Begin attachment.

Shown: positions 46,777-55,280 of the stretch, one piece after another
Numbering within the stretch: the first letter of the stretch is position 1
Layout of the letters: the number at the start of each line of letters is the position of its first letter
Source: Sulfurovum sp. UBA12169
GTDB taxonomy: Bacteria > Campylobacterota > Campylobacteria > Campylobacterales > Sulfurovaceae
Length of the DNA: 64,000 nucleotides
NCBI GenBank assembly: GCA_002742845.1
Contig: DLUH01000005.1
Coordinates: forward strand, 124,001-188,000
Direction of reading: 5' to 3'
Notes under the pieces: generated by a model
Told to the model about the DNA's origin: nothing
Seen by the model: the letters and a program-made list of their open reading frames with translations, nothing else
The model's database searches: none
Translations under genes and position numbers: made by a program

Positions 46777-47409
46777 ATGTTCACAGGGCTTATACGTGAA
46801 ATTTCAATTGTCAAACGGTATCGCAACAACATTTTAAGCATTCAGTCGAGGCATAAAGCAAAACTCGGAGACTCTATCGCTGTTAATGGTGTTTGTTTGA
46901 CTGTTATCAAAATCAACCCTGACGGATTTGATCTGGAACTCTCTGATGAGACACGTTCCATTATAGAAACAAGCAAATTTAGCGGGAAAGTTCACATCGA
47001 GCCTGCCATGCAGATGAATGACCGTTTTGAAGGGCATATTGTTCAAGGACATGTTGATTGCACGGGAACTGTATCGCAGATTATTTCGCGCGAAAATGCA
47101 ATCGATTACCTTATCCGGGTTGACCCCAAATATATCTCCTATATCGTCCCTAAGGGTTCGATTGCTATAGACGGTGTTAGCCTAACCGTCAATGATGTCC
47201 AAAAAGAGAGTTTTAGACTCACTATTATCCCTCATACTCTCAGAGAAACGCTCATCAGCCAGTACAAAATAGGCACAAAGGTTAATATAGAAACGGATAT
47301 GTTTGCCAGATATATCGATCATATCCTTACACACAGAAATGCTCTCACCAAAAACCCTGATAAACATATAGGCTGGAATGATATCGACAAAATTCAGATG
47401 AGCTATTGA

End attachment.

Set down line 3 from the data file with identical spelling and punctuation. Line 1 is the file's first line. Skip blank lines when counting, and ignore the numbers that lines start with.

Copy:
Layout of the letters: the number at the start of each line of letters is the position of its first letter